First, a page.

Why Report Sexual Abuse in the Catholic Church to the Police?

Posted on: 3 mins read
Joshua Hurst

Solicitor, Abuse

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Across the world, more and more survivors are coming forward to speak up about the abuse they have experienced within Catholic churches and fighting for the justice they deserve. In this article we discuss why it is so important to report sexual abuse in the Catholic Church to the police, and how to seek help if you have suffered abuse in the church.

An independent commission looking into the sexual abuse of minors in the Catholic Church is highlighting the scale of the abuse across the world. The BBC reported that more than 4,800 victims of sexual abuse were uncovered in Portugal’s Catholic Church, dating back to the 1950s.

Between 1970 and 2015, the Catholic Church in England and Wales received 3,000 complaints of child sexual abuse made against priests, monks and volunteers. Multiple convictions have continued to be made over in recent years in the UK, including Dennis Finbow, a Peterborough Catholic priest, who was convicted of three counts of assault against a girl aged between the ages of 10 and 13 in the 1980s.

Peter Collins, Bishop of East Anglia, commented on Finbow’s conviction, reflecting the importance of safeguarding to protect children and vulnerable people within the Catholic Church. He urges victims of sexual abuse to speak to the Catholic Church’s safeguarding teams.

We would also urge survivors of abuse to report any sexual abuse they have experienced to the police.

The Church of England announced there are safeguarding advisers in every church in England, but we recommend reporting abuse to the police to ensure your case can be investigated.

Reporting abuse to the police can be important for survivors of abuse, as many people feel that pursuing a criminal conviction allows them to have a sense of closure, as they’ve been able to disclose their experiences and see justice carried out.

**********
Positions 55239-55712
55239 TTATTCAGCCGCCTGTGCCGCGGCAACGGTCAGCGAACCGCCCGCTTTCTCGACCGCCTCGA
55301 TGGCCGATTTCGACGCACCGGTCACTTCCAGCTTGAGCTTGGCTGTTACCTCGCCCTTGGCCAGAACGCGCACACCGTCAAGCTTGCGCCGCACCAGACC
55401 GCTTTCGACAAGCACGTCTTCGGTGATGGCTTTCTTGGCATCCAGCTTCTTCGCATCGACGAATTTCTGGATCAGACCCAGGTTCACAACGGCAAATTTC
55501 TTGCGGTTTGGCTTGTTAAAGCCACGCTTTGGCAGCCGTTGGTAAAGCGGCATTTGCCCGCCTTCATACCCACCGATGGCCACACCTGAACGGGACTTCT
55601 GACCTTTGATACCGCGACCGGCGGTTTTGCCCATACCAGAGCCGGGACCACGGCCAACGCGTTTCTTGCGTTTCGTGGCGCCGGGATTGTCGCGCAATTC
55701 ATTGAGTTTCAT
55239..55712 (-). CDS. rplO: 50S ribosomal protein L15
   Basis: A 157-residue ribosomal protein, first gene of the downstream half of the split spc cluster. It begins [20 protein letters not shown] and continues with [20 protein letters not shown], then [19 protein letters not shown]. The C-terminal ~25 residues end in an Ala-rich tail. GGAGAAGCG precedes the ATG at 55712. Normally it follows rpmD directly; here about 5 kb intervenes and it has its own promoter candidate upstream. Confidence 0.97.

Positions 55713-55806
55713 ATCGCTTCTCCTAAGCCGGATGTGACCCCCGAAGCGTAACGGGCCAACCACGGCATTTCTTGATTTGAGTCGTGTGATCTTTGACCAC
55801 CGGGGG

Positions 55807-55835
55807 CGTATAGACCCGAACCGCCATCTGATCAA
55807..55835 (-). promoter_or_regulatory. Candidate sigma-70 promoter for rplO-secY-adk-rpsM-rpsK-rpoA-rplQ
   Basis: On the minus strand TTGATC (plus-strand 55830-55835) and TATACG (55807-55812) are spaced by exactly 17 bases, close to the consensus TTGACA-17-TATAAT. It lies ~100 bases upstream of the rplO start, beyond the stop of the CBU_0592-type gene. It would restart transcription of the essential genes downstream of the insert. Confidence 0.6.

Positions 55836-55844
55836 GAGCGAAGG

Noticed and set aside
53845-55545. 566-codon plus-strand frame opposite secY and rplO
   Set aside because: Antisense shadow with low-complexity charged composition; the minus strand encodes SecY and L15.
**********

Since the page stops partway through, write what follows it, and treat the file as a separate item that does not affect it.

Historically, it has not been a legal requirement for institutions like the Church of England to report sexual abuse to the police. The Independent Inquiry into Child Sexual Abuse (IICSA) recently made recommendations for people who work with children in churches, schools and other organisations to be legally required to report allegations of abuse to the police.

We are hopeful that this legislation can be put into place soon, and we would encourage you to report abuse to the police if you have not done so already. While the Church’s internal procedures for dealing with and reporting on complaints of abuse have improved over the years, it’s important to report any instances of sexual abuse to the police, as they are independent of churches.

How the Police can Seek a Criminal Conviction

The police will gather evidence and establish the facts of your case – if there is enough evidence, they will then pursue a criminal conviction. If the abuse is reported to the church alone, the church can take steps to remove an abuser of their duties within the church, but do not have power to criminally convict an abuser.

The police will provide you with access to Victim Support, who offer dedicated support and 1-1 guidance throughout your case.

If the abuser is convicted, this can form the basis of your claim for compensation, if you choose to go forward with this.

If you wish to pursue a criminal prosecution of your abuser and you’re unsure how to proceed, please contact our specialist Abuse Claims Solicitors and we’ll be able to advise you further.

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Support for You During the Process

If you are reporting the abuse you have experienced to the police, there are many support systems in place to ensure you’re supported during the process:

We understand talking about the abuse you have experienced can be difficult, but the support systems and helplines are in place and available for you, to make sure you can speak to someone and get the help you need during the process.

How our Abuse Law Team Can Help

Our specialist Abuse Solicitors at Simpson Millar have years of experience helping people claim compensation after experiencing institutional or religious abuse. Our lawyers are here to answer any questions you may have and can help you make a decision about whether to move forward with legal action. We will listen to you and give you no-obligation, confidential guidance on the next steps.

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